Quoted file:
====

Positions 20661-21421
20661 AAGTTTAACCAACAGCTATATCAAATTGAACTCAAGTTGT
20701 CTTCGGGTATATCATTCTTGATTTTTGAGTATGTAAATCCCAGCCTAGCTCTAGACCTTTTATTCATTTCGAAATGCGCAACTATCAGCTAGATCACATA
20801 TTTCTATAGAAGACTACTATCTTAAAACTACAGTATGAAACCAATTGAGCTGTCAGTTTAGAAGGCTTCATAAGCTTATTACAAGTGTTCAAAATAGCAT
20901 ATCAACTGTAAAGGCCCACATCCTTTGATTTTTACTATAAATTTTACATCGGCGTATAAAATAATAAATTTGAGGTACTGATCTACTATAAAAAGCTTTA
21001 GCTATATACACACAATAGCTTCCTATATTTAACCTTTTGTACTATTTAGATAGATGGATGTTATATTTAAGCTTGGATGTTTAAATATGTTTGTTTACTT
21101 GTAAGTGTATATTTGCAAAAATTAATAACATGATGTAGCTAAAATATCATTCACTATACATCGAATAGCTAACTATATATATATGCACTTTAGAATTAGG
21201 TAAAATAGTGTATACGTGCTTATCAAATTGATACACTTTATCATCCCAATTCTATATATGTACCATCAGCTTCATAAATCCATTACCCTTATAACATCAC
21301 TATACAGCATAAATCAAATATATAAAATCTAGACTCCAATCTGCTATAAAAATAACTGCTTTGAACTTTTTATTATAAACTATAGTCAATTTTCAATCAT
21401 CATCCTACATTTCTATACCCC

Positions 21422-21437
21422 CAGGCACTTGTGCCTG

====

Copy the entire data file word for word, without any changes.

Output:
Positions 20661-21421
20661 AAGTTTAACCAACAGCTATATCAAATTGAACTCAAGTTGT
20701 CTTCGGGTATATCATTCTTGATTTTTGAGTATGTAAATCCCAGCCTAGCTCTAGACCTTTTATTCATTTCGAAATGCGCAACTATCAGCTAGATCACATA
20801 TTTCTATAGAAGACTACTATCTTAAAACTACAGTATGAAACCAATTGAGCTGTCAGTTTAGAAGGCTTCATAAGCTTATTACAAGTGTTCAAAATAGCAT
20901 ATCAACTGTAAAGGCCCACATCCTTTGATTTTTACTATAAATTTTACATCGGCGTATAAAATAATAAATTTGAGGTACTGATCTACTATAAAAAGCTTTA
21001 GCTATATACACACAATAGCTTCCTATATTTAACCTTTTGTACTATTTAGATAGATGGATGTTATATTTAAGCTTGGATGTTTAAATATGTTTGTTTACTT
21101 GTAAGTGTATATTTGCAAAAATTAATAACATGATGTAGCTAAAATATCATTCACTATACATCGAATAGCTAACTATATATATATGCACTTTAGAATTAGG
21201 TAAAATAGTGTATACGTGCTTATCAAATTGATACACTTTATCATCCCAATTCTATATATGTACCATCAGCTTCATAAATCCATTACCCTTATAACATCAC
21301 TATACAGCATAAATCAAATATATAAAATCTAGACTCCAATCTGCTATAAAAATAACTGCTTTGAACTTTTTATTATAAACTATAGTCAATTTTCAATCAT
21401 CATCCTACATTTCTATACCCC

Positions 21422-21437
21422 CAGGCACTTGTGCCTG